Living in Spain

On this page

Visas for Spain

The New Zealand Embassy in Madrid is not responsible for issuing work or residence permits for New Zealanders wishing to work or reside in Spain.

If you are currently in Spain, all questions relating to your visa status should be directed to the nearest office of the Policia Nacional (Oficina de Extranjeros/Extranjería)(external link).

If you plan to visit Spain for more than three months, or work or study in Spain, you should contact the nearest Spanish Consulate or Embassy. If you are resident in New Zealand this is:

Embassy of Spain

Level 11, BNZ Trust House Building
50 Manners Street
Wellington 6142
New Zealand
Tel: (04) 802 5665
Fax: (04) 801 7701

Getting married in Spain

A wedding in a park.

Making arrangements for a wedding in Spain, including obtaining the required documentation, can be a time consuming and costly process. We recommend that you commence planning early and allow plenty of time.

Generally a marriage solemnised in a non-polygamous country in accordance with the laws of that country will be deemed valid in New Zealand.

The documents required for marriage in Spain may be different from one part of the country to another. It is your responsibility to find out what is required from the church or civil registry (Registro Civil) where the wedding will take place.

  • Usually the documents must be authenticated with the Apostille seal(external link) (Apostilla de la Haya) and translated.
  • Most Spanish authorities require that documents have a date of issue no greater than three months.
  • Usually, once you have submitted documents to the authorities, they will not be returned to you.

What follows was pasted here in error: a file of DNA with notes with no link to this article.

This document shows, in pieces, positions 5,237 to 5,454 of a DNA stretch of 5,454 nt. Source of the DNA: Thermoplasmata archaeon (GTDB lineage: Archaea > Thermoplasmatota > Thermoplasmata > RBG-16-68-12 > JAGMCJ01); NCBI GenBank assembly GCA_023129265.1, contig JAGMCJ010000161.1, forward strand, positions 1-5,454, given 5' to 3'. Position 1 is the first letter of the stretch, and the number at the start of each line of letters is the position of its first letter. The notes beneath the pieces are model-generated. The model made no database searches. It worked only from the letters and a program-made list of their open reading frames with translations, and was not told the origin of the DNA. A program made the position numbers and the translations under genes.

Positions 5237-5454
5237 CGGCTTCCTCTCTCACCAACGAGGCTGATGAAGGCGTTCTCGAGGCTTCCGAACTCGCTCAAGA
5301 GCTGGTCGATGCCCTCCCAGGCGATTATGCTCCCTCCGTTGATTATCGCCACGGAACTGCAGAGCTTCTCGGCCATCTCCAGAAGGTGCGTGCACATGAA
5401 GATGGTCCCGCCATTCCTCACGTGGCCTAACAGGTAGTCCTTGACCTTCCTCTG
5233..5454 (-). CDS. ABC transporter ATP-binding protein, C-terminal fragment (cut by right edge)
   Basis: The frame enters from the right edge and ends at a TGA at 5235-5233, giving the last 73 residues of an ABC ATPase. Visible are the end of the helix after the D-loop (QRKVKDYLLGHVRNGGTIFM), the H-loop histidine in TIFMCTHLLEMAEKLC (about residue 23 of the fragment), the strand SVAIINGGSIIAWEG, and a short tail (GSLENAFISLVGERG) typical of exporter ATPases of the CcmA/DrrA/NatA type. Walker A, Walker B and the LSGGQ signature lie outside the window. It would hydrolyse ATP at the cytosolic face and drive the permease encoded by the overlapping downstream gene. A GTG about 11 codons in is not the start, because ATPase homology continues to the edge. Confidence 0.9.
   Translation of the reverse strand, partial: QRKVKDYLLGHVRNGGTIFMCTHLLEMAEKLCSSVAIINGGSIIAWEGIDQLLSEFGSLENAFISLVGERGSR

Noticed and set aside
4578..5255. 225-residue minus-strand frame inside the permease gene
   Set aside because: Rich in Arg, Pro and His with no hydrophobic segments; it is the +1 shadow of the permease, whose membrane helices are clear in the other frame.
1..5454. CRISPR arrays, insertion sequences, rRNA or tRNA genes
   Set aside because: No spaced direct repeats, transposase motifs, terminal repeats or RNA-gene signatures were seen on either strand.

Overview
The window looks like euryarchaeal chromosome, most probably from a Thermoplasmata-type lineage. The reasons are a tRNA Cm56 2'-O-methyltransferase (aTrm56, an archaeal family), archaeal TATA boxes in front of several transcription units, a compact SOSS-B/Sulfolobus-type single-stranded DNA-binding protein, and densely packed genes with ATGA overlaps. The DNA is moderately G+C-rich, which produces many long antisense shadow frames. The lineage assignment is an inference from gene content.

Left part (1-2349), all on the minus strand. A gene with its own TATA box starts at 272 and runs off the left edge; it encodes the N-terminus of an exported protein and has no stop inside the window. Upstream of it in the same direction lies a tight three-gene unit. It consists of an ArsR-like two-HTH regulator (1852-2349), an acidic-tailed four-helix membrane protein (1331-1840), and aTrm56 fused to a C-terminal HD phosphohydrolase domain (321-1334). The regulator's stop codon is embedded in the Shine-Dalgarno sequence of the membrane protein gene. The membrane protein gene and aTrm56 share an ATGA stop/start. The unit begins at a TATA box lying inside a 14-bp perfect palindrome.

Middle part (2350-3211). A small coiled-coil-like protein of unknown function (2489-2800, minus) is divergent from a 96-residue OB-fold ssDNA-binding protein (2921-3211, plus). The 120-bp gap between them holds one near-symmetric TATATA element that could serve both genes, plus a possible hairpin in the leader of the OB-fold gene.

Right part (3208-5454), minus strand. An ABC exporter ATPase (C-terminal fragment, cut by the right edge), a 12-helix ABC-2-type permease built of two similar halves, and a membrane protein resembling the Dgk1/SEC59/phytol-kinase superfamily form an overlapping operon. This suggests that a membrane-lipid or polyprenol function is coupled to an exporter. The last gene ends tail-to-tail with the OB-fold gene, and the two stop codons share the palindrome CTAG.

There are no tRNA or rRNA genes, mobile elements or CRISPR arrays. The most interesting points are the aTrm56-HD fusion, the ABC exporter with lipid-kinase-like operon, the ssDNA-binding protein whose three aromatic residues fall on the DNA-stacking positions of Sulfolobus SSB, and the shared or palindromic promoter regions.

We recommend that you ask that documents be translated by the Translation Unit of the Department of Internal Affairs(external link) in Wellington. In Spain, we recommend that you use a Sworn Translator (traductor jurado).

To marry in Spain, a New Zealand citizen will probably be asked to provide the following documents:

Certificate of No Impediment to Marriage

This certificate is issued by the Births, Deaths and Marriages Office(external link) of the New Zealand Department of Internal Affairs once they have checked that you are not recorded on the New Zealand marriage register as being married. It is the equivalent of the Spanish "Certificado de Solteria".

If you are legally divorced, and your divorce has been registered in New Zealand, you may still obtain this certificate although you may also have to present a copy of your divorce decree (authenticated and translated).

Under New Zealand law, 14 days must elapse from the date your application is received until a certificate can be issued. You should allow one month, which includes post or courier delivery time. Ask for this certificate to be authenticated and translated in New Zealand.

You can check on how to obtain a Certificate of No Impediment to Marriage and download a form from the New Zealand Births, Deaths and Marriages office website.

Certificado de Solteria

If you are required to present this certificate, you should first obtain a Certificate of No Impediment to Marriage (authenticated) and then contact the embassy.